16. Matt Wersch says:

    We use a similar batch style save, but have run into a slight snag. Clearing the current session may cause side-effects if you do work in your controller AFTER calling the batch save and that work relies on lazy loading.

    For example:

    def action = {
    List referenceObjects = Service.findRefObjects()
    List objects = []
    populateObjects(objects, referenceObjects)
    Service.batchSave(objects) // internally clears the current session with .clear()
    referenceObjects.each { ref ->
    ref.children.each {child -> doSomeWork(child)} // LazyInitializationException unable to initialize Session
    }

    }

    Any one know a way of doing the batch save that either doesn’t need to clear or can utilize a session that operates only within the confines of the Service.batchSave() method leaving the request’s session intact?

    Cheers,
    -Matt

  17. gurp says:

    I am using grails 1.3.7 and facing an issue with the transactions. Service layer is not getting rolled back if any exception is thrown. I should be by default set to true and no need to give static def transactional =true at service layer but still if i give transactional = true it dosent work

    Only thing which works for me is Domain.withTransaction{}

    Any Idea why by deafult transaction rollback is not working.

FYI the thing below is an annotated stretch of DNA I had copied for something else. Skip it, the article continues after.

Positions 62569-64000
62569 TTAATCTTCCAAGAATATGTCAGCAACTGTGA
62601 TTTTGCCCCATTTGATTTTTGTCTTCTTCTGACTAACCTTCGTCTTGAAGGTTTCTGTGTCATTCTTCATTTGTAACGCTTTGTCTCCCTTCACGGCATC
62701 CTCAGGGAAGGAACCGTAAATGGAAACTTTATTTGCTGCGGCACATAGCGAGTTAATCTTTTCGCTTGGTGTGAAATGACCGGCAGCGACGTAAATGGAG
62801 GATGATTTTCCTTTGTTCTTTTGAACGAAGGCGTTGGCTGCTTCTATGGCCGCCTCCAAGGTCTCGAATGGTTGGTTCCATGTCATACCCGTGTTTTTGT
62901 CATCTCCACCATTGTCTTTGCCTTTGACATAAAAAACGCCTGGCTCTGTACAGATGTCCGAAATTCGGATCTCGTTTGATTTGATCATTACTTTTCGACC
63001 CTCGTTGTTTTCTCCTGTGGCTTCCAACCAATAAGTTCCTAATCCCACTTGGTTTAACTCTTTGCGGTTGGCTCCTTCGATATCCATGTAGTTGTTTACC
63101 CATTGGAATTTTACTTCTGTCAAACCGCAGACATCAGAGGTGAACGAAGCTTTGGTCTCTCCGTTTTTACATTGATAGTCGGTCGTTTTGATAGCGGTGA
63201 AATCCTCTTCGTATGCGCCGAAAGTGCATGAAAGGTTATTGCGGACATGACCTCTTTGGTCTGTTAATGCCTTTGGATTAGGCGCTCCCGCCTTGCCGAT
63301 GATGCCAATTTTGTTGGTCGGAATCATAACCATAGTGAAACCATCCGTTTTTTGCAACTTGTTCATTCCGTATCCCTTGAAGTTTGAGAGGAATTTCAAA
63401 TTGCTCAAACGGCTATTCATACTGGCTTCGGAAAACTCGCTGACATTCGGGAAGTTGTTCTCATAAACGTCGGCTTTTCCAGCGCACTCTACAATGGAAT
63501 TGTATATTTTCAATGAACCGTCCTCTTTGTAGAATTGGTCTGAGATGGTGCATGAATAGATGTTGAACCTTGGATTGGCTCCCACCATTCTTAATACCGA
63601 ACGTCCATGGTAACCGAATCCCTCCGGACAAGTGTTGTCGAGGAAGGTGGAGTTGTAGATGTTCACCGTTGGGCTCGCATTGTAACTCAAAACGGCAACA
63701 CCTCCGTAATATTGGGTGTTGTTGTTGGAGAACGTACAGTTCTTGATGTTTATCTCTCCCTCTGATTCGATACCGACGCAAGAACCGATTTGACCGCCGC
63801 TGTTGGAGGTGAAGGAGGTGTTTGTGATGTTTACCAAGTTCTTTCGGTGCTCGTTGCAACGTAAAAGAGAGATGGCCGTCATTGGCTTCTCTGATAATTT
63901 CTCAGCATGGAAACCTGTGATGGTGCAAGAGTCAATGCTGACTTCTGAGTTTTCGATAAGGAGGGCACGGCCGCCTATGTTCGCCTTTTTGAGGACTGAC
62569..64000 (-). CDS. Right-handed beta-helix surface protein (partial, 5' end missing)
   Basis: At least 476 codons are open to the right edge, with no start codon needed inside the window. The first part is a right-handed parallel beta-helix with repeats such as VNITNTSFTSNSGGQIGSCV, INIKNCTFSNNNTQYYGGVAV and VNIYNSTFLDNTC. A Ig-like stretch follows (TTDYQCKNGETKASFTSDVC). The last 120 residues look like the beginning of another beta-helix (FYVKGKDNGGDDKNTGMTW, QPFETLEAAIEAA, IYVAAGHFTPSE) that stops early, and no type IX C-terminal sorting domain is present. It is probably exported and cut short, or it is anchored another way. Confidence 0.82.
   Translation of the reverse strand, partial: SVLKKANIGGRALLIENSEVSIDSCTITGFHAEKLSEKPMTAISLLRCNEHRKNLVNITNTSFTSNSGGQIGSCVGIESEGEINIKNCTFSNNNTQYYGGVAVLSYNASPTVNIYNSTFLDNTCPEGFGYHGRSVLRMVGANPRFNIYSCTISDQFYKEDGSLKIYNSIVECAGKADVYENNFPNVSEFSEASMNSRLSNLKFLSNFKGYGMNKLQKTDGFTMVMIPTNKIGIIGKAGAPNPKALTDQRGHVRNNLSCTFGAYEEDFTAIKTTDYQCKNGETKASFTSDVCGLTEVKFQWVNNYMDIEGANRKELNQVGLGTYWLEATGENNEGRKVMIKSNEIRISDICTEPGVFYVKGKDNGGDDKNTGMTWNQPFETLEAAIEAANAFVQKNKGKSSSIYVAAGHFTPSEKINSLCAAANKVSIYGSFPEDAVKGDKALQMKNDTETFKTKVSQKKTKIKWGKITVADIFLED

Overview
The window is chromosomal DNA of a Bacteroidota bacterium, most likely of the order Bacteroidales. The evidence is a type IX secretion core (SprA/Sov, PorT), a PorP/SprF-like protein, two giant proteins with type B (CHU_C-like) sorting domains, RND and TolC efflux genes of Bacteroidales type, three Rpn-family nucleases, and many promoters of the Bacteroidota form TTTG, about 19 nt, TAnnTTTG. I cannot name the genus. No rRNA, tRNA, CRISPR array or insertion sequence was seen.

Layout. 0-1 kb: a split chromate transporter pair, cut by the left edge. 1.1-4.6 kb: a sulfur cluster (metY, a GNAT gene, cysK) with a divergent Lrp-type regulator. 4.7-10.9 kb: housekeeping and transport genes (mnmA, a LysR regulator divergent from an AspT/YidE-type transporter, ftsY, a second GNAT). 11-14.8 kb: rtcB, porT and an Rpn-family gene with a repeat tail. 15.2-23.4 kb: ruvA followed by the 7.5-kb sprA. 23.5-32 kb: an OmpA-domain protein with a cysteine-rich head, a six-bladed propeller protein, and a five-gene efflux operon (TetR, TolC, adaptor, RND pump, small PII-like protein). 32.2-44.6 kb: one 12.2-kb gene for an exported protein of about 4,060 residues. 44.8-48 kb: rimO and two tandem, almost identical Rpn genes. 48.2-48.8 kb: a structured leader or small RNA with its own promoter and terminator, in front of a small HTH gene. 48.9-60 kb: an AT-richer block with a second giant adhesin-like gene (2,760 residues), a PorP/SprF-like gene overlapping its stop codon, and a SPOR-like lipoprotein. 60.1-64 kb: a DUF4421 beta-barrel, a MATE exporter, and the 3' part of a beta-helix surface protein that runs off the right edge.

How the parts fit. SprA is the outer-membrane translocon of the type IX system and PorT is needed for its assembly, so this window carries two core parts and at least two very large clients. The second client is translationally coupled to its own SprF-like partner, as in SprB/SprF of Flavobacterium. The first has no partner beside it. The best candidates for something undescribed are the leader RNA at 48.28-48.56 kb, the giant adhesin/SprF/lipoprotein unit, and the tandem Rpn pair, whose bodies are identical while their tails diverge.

thanks for help in advance

  18. Matt Wersch says:

    In response to my previous post, performing a session.evict(obj) within the Service.batchSave() method after each individual save resolved my issues.

  19. Carlos says:

    Another way to do batch processing, it would be this:

    recipients.eachWithIndex {domain, index ->

    // do work

    index % 100 == 0 ? sessionFactory.getCurrentSession (). flush (). clear () : offer.addToRecipients(domain);
    }

  20. ew says:

    Hi,

    I tried everything I could to process a large process in one transaction but it always ran out of memory, i tried
    a) flushing and clearing session every so often via session.currentSession.clear()/flush()
    b) clearing DomainClassGrailsPlugin.PROPERTY_INSTANCE_MAP.get().clear()
    c) using save(insert:true, validate:false)
    d) also tried switching hibernate session cacheMode to GET and IGNORE
    but still no use. Only way I could do it was by setting static transactional = false and breaking the process into smaller transactions using Domain.withTransaction{} but this is not so good as if anything goes wrong then some of my database table is now only partially processed which is not good

    any suggestions ?

    • Pascal DeMilly says:

      I have the same problem. I am running a grails script that use a service to import few hundred thousand rows into a mongodb. I use grails to do the validation of my domain but right now I am running into a wall. It seems that grails is doing some caching for each find reqiest and finally running of GC Heap.

      I tried to clear the session but my sessionFactory is null. (not injected). Everything else is. So that is a mystery.

      Anyway wanted to know if you found a solution you could share

      Thanks